A copyright watchdog in the Netherlands discovered that a Dutch man was selling stolen streaming accounts on the internet. The suspect agreed to pay a fine to the company. Local news outlets reported that the man acquired the stolen accounts from the dark web.
According to the Dutch news publication destentor.nl, the 26-year-old suspect of Zwolse, Overijssel, the Netherlands created and operated a website on the internet where he allegedly sold hacked accounts for streaming services, such as Spotify and Netflix. The Dutch copyright watchdog BREIN (Bescherming Rechten Entertainment Industrie Nederland), identified the illegal activities of the man and started an investigation against him.
The copyright watchdog stated that the 26-year-old made no effort to hide his activities.
“The average consumer could find his website without much effort. We have found a number of other similar websites. We are now investigating. There are a handful of sites we are after,” Tim Kuik, director of BREIN, said in a statement.
According to BREIN, the 26-year-old suspect searched and found the data of “a few hundred people” on dark web hacking forums. Many consumers use the same password for multiple digital services, which made it difficult for the suspect to find the correct passwords from unsuspecting streaming service subscribers. Mr. Kuik said there is a good chance that the 26-year-old committed computer fraud, however, that part of the investigation is the matter of the police.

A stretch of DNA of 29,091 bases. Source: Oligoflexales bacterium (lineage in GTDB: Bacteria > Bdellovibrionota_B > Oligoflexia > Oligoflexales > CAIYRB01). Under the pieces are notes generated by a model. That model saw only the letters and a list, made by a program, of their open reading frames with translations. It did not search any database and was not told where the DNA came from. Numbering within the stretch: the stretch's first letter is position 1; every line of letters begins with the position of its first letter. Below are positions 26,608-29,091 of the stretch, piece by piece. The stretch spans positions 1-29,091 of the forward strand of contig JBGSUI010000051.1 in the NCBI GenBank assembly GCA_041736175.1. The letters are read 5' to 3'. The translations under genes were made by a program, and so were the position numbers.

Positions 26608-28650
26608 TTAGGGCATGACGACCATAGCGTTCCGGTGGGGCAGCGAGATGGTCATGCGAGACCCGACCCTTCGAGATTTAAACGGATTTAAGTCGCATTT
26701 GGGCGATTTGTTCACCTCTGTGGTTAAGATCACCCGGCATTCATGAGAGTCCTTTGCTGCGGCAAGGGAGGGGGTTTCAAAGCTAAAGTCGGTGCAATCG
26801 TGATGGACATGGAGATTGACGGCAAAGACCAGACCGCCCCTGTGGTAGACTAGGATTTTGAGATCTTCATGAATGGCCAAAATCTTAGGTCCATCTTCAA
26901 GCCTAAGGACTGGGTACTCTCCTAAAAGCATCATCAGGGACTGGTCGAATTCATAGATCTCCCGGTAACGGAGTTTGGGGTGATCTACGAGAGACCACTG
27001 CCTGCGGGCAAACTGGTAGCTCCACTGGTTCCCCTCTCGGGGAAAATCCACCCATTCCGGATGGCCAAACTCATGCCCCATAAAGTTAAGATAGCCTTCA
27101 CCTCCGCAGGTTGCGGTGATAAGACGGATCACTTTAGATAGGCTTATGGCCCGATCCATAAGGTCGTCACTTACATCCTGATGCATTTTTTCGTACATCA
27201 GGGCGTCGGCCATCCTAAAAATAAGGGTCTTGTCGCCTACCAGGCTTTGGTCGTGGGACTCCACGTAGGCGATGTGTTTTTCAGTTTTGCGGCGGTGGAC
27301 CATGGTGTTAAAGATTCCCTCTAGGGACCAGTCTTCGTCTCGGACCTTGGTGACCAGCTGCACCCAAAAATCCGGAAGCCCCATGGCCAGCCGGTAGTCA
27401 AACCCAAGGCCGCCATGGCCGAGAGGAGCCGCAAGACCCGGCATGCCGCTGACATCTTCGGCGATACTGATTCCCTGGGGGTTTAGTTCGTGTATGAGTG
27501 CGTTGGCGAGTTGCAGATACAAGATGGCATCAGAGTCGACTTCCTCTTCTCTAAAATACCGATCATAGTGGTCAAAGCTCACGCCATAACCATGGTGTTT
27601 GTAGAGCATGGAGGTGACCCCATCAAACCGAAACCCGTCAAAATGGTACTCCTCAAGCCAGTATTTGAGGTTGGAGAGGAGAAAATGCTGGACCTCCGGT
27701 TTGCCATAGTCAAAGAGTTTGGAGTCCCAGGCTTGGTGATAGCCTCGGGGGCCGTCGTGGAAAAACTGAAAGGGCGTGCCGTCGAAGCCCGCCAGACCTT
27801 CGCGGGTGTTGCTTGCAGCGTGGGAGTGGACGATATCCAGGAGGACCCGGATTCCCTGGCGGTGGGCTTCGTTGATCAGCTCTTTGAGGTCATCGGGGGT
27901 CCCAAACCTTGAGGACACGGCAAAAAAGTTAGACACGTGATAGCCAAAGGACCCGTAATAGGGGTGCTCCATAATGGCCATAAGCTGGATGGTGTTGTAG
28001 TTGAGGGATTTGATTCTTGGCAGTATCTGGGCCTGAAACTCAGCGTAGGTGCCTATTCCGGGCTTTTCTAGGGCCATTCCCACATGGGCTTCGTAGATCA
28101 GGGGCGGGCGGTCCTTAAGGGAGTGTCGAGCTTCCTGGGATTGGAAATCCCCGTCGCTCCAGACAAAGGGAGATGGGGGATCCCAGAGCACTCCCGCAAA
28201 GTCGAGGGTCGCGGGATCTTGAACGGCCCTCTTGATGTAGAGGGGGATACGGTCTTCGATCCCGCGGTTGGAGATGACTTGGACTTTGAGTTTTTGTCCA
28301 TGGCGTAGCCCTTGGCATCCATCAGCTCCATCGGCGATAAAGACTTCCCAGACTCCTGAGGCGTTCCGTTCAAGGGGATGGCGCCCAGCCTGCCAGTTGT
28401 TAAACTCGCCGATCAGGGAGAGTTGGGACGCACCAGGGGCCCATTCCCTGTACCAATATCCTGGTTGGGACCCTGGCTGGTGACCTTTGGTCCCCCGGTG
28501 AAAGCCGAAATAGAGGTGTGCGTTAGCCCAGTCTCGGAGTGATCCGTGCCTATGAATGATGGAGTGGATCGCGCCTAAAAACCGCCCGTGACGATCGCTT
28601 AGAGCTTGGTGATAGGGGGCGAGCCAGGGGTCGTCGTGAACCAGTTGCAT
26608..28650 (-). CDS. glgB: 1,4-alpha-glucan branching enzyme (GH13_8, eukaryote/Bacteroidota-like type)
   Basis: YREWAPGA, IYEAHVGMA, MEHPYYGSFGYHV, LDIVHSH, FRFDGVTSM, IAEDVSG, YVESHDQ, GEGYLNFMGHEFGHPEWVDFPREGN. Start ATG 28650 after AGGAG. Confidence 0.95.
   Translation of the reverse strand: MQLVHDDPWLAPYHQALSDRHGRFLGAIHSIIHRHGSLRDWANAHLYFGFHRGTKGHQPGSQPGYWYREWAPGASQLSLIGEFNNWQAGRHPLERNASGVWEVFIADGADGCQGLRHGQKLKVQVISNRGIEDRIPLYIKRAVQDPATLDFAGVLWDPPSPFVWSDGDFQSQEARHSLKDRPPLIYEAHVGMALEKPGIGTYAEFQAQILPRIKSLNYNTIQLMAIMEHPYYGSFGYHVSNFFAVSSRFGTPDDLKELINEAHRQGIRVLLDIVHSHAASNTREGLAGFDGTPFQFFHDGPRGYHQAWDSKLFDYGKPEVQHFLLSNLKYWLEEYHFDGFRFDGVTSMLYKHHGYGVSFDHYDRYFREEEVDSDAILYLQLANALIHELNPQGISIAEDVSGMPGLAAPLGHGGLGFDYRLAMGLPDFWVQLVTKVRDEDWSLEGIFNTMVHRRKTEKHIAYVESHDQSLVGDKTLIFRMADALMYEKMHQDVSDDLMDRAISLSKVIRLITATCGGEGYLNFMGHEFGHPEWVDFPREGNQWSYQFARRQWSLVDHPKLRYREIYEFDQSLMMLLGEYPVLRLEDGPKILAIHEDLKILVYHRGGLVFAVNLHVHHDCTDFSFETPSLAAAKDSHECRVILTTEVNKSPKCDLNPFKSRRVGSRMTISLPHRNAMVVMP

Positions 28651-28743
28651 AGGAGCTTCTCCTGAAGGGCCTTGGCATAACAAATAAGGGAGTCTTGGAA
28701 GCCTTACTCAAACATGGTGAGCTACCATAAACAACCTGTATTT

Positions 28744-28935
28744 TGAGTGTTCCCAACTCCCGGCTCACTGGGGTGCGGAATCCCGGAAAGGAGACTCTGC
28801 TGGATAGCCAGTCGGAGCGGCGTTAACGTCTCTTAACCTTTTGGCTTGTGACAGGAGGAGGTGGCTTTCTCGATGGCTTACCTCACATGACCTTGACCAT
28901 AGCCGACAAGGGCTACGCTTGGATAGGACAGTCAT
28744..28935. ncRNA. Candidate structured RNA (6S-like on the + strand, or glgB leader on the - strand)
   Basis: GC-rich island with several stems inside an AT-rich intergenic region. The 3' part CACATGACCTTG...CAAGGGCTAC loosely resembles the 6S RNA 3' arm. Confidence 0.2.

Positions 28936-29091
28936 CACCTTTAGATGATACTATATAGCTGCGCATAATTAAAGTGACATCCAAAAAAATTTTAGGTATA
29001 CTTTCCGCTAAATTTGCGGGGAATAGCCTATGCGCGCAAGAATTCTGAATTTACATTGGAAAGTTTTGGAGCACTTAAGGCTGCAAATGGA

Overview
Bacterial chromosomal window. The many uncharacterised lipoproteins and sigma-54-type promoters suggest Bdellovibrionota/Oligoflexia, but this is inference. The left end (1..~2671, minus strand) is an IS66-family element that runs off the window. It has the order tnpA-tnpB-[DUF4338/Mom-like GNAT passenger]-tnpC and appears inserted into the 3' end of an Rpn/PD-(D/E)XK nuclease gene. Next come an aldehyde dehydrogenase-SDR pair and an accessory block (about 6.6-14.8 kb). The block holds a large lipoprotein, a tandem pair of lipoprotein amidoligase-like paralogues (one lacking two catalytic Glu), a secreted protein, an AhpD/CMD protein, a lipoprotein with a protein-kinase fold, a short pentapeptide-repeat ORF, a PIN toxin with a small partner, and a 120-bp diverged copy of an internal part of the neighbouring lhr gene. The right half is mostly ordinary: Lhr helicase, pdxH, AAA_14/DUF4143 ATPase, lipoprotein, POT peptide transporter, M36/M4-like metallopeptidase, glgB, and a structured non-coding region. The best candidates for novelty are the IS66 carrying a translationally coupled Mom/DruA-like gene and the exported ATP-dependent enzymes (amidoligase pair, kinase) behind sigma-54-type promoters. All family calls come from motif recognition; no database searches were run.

BREIN’s primary activity includes investigations against distributors of illegal copies of movies.
“While it was legal films, they were spread further than where their permission was given by paying subscribers. The man has been able to operate for a couple of weeks,” Mr. Kuik said.
The director does not expect that law enforcement authorities will prosecute the 26-year-old for his deeds.
“The website is out of the air, in our experience, they will not go back there anymore. But if the judiciary wants something, they will find us,” Mr. Kuik added.
BREIN used private investigators to track down the 26-year-old. However, the copyright watchdog did not disclose the methods of the investigation. The investigators contacted and kept in touch with the 26-year-old until BREIN had enough data to track him. The copyright watchdog struck a settlement of 10,000 euros with him. Mr. Kuik stated that they found the amount of the payment reasonable for the copyright infringement the 26-year-old caused to the affected companies and users. However, he added that if the man starts selling hacked streaming accounts again, they will launch other investigations demanding a higher rate of fines from him.
Mr. Kuik reported that BREIN has notified the victims whose accounts were compromised and were sold by the 26-year-old. According to the director of the copyright watchdog, the stolen accounts belonged to users all over the world.